Whatever the cause, the fact is that the hill right beside my house is the FIRST place to freeze up, and the last to melt. And most of the locals know this. My hill is one of the more popular sledding hills in the neighborhood. The vast majority of drivers know to avoid this street if there's even the slightest bit of white on the ground, and instead use the next street over - which is plowed, salted, and gritted at the first sign of white stuff - or make sure that they have AWD, skill, and a backup plan.

Most, but not all. Within 24 hours, I had literally lost track of how many cars - almost all driven by men - had tried to "macho" their way up the hill, and failed. To a man, they spun their wheels, raised huge clouds of exhaust, and all for naught. Every single one of them wound up having to back down the hill and take the nice, flat road out to the plowed road one block over, which is what the benighted idiots should have done in the first place.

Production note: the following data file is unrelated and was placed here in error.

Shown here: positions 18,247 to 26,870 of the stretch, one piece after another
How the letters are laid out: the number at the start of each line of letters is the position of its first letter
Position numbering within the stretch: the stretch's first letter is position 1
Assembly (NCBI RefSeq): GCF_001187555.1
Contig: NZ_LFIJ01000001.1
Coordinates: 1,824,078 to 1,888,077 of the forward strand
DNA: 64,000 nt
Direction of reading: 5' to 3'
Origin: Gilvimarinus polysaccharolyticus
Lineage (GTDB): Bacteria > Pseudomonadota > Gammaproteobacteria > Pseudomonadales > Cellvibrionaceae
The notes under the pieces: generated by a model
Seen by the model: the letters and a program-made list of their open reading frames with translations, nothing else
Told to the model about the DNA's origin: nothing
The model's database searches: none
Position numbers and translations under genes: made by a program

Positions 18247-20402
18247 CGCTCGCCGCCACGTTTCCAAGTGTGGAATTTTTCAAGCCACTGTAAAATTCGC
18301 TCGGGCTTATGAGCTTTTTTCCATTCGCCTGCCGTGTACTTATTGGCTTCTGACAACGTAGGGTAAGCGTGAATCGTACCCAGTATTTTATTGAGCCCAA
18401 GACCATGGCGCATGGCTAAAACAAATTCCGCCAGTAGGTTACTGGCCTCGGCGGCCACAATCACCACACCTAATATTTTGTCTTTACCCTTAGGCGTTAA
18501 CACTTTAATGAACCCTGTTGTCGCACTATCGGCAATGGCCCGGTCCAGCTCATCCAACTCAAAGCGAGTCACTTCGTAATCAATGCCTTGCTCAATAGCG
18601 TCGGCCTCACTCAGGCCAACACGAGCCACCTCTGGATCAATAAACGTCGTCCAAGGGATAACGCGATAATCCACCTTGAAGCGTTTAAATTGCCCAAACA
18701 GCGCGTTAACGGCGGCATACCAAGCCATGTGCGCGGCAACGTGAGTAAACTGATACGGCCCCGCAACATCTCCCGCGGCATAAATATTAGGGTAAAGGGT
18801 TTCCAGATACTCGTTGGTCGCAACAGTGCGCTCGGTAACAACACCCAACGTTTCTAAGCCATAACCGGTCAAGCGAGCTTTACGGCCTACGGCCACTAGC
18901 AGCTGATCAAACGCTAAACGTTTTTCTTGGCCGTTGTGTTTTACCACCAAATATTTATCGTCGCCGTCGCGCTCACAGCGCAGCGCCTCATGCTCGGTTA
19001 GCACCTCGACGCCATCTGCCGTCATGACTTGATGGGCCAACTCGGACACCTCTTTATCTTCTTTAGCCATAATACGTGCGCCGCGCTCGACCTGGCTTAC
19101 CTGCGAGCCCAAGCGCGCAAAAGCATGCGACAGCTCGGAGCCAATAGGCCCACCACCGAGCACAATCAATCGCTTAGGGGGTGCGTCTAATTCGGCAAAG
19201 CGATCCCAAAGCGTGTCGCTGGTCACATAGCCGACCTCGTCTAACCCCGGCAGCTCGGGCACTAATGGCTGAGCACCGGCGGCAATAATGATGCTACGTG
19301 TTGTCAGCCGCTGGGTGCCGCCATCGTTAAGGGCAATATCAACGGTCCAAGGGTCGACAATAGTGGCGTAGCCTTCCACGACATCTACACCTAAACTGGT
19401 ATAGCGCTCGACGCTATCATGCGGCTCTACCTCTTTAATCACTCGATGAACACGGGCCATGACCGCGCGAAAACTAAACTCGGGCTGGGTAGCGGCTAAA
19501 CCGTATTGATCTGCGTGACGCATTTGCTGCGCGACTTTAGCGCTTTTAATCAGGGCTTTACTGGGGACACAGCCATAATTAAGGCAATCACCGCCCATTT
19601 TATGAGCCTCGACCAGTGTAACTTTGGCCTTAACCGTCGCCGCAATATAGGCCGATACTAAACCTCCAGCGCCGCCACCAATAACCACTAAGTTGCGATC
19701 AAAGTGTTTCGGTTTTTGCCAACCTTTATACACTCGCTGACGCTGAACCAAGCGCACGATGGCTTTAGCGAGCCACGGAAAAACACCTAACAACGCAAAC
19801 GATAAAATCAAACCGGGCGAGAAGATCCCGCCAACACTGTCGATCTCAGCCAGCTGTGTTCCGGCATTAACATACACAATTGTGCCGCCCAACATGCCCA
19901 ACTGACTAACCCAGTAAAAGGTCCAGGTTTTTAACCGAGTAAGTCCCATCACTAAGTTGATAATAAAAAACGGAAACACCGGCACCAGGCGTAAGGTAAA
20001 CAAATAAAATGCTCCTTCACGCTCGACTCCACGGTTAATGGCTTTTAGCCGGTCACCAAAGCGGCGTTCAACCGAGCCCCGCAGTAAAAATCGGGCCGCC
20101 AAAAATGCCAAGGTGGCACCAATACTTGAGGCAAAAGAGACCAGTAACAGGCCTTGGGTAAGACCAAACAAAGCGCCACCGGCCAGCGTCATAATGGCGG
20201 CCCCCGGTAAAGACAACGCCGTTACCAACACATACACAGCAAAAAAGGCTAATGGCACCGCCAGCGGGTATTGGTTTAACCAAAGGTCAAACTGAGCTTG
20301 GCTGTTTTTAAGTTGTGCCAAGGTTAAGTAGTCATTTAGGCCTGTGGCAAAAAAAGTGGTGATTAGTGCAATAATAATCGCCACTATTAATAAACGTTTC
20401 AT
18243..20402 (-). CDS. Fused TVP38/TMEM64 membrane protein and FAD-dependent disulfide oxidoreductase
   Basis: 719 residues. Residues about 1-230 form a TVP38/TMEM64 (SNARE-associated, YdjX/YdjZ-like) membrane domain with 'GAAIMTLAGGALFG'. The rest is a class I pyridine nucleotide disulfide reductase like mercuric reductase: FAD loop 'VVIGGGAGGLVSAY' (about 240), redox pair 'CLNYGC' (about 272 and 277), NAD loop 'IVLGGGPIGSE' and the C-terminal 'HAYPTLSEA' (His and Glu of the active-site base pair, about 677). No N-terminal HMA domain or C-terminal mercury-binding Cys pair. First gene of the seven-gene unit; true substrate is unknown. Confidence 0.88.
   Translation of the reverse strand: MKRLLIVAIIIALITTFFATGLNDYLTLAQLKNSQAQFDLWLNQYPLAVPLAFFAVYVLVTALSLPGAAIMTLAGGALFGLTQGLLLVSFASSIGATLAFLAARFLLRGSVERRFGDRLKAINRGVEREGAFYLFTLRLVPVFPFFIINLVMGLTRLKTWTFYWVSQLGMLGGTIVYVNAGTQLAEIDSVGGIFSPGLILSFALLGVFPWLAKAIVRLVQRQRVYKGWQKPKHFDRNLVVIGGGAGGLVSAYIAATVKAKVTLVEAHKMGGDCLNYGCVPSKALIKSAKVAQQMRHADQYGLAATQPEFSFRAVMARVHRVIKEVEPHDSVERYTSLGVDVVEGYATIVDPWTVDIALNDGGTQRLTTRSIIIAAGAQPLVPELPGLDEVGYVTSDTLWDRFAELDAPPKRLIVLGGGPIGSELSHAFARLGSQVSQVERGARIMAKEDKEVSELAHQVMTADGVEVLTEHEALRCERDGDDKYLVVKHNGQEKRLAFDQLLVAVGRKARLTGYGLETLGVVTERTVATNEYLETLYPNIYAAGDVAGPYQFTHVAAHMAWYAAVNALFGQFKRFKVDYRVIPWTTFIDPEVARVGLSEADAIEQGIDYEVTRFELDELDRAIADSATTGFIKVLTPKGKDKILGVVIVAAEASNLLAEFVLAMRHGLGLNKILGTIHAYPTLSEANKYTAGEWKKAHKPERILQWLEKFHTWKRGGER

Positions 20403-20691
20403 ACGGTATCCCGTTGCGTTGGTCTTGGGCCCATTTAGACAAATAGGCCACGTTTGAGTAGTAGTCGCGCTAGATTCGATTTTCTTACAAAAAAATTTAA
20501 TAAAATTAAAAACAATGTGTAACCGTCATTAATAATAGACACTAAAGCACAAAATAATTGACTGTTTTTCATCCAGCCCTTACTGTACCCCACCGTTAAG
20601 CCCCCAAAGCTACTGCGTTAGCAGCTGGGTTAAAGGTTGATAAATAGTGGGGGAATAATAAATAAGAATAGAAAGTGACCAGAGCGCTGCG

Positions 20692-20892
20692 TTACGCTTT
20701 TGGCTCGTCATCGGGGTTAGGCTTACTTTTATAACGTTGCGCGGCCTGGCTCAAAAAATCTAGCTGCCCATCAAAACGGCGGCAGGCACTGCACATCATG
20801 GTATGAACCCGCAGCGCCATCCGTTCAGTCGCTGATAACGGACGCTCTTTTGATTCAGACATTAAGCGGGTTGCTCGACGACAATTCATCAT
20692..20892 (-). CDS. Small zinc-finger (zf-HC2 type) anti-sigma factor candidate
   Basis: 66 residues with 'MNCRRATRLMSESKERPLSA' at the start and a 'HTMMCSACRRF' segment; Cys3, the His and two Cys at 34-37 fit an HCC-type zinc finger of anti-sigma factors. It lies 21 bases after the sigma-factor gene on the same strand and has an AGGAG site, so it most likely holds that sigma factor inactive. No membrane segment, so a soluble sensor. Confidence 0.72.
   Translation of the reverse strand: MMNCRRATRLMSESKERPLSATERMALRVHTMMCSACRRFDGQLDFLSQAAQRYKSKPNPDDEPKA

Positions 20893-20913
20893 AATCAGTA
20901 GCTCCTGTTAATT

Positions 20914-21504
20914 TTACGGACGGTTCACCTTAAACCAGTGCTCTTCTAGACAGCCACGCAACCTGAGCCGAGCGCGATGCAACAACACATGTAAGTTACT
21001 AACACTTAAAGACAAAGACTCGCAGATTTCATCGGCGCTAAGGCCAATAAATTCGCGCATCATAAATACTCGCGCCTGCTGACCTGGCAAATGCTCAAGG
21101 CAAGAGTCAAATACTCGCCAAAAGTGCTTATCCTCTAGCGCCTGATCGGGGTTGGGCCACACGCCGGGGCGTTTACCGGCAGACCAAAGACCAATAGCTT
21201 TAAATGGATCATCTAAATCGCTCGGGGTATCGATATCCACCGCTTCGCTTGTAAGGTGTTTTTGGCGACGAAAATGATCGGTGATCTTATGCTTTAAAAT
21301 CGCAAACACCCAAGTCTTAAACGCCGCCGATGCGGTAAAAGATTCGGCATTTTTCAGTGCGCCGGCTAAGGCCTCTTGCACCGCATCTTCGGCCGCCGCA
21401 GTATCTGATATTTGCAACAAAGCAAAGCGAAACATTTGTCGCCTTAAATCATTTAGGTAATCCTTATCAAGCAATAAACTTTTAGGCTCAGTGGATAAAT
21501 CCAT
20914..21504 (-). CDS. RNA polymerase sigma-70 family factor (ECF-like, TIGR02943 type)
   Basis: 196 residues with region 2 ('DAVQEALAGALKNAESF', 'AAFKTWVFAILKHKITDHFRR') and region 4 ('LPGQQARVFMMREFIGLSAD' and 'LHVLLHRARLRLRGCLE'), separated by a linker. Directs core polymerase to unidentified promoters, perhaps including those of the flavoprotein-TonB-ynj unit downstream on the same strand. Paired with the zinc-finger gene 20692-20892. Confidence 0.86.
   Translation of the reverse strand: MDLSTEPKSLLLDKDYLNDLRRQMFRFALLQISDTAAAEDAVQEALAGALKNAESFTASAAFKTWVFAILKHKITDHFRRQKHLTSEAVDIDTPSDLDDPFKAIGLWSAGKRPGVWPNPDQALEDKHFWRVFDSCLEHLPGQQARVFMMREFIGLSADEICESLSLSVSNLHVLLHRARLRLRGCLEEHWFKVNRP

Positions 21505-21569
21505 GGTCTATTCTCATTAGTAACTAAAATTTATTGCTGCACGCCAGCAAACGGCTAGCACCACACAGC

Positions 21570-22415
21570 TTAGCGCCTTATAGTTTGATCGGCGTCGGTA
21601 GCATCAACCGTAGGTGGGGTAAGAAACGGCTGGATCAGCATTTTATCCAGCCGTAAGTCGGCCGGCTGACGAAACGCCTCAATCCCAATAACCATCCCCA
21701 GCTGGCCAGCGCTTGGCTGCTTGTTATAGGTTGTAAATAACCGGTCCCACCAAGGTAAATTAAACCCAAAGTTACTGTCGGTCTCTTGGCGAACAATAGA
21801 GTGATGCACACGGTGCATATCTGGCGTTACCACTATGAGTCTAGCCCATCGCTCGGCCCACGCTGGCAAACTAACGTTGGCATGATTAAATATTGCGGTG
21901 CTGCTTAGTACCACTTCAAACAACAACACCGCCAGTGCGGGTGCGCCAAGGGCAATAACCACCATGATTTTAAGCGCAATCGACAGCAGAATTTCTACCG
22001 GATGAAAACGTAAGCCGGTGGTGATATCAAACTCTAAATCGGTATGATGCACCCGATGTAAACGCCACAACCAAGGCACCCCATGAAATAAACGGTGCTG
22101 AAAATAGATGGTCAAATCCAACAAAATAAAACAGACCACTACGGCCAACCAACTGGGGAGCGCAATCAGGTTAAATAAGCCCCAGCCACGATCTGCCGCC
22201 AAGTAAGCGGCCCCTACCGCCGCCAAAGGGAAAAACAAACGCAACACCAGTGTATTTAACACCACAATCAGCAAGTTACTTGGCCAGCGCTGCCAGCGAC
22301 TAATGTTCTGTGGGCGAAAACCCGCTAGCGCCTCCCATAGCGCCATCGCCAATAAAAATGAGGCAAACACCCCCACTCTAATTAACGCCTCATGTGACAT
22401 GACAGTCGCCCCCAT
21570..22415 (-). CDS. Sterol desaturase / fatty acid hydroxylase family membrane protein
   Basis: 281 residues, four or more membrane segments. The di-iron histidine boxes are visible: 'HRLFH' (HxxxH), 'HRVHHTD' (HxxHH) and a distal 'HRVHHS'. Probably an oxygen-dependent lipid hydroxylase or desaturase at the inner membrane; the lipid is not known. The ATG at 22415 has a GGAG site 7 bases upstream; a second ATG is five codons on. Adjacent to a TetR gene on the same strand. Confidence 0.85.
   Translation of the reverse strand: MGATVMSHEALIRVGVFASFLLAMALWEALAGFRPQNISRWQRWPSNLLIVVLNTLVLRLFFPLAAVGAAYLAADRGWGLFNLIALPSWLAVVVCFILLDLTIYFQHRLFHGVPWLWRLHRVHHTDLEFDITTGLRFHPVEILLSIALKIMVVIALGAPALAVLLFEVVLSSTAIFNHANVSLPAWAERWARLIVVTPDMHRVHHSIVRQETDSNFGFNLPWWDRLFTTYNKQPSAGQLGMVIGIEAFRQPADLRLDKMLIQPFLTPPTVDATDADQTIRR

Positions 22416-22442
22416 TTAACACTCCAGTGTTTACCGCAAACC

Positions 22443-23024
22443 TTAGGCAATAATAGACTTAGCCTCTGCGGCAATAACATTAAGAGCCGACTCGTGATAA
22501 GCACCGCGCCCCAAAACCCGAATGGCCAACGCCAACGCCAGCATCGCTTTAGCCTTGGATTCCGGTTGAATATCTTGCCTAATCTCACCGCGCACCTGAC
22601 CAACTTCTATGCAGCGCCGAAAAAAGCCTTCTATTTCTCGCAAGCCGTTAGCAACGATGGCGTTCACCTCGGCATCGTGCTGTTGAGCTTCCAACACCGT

Listen. I'm hugely appreciative of people who actually do know how to drive in snow and ice - including knowing what routes to take, and what routes to avoid. The street that I live on is one of those routes to avoid. Even if you think that you're all that on snow and ice, physics wins, there are better roads available LITERALLY a block away in any direction you choose - and for the love of all the gods, why would you choose to try and power your way up (or down) a hill that clearly has a lot of KIDS playing on it, sliding around on the ice?